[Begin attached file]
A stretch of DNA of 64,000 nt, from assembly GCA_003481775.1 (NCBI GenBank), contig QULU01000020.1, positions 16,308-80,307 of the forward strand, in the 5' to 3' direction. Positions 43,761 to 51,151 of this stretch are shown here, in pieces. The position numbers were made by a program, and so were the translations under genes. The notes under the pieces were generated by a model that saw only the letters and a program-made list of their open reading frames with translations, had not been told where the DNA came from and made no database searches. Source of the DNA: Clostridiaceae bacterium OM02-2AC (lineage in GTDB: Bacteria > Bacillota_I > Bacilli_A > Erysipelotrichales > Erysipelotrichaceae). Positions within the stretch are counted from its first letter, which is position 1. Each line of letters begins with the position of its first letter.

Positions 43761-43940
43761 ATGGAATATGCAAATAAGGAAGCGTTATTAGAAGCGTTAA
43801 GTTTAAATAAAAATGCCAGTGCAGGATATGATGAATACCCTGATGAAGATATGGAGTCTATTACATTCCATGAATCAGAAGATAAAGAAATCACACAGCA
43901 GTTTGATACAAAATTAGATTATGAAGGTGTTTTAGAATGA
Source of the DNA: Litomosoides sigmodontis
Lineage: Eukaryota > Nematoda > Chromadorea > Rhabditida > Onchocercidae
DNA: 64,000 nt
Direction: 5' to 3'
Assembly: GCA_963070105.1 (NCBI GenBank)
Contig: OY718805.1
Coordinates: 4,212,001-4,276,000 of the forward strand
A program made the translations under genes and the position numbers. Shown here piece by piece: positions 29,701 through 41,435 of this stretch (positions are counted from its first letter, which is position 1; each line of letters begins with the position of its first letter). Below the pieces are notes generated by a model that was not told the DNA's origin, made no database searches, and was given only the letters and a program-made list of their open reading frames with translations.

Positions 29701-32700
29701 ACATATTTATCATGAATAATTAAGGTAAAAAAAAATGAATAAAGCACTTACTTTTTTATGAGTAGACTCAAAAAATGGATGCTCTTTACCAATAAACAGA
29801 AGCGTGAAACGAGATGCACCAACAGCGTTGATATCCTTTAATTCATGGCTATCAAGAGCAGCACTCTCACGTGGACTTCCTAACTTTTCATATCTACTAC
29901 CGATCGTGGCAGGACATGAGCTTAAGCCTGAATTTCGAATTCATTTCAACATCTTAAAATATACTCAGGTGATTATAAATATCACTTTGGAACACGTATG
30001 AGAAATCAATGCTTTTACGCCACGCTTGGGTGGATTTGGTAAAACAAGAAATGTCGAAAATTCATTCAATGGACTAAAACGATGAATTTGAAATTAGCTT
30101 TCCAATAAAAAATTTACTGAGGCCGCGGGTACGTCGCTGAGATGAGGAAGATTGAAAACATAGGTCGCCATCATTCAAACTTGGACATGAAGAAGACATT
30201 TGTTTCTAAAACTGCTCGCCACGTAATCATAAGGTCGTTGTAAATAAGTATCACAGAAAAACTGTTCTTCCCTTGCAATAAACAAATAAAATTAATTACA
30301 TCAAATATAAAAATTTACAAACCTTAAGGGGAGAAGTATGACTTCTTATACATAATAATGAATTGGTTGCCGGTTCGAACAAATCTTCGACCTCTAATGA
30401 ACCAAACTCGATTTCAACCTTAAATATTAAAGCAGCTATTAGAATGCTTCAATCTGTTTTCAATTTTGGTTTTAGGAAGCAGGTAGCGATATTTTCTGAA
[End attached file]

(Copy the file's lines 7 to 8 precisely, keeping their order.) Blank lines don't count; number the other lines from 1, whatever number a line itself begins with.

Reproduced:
Lineage: Eukaryota > Nematoda > Chromadorea > Rhabditida > Onchocercidae
DNA: 64,000 nt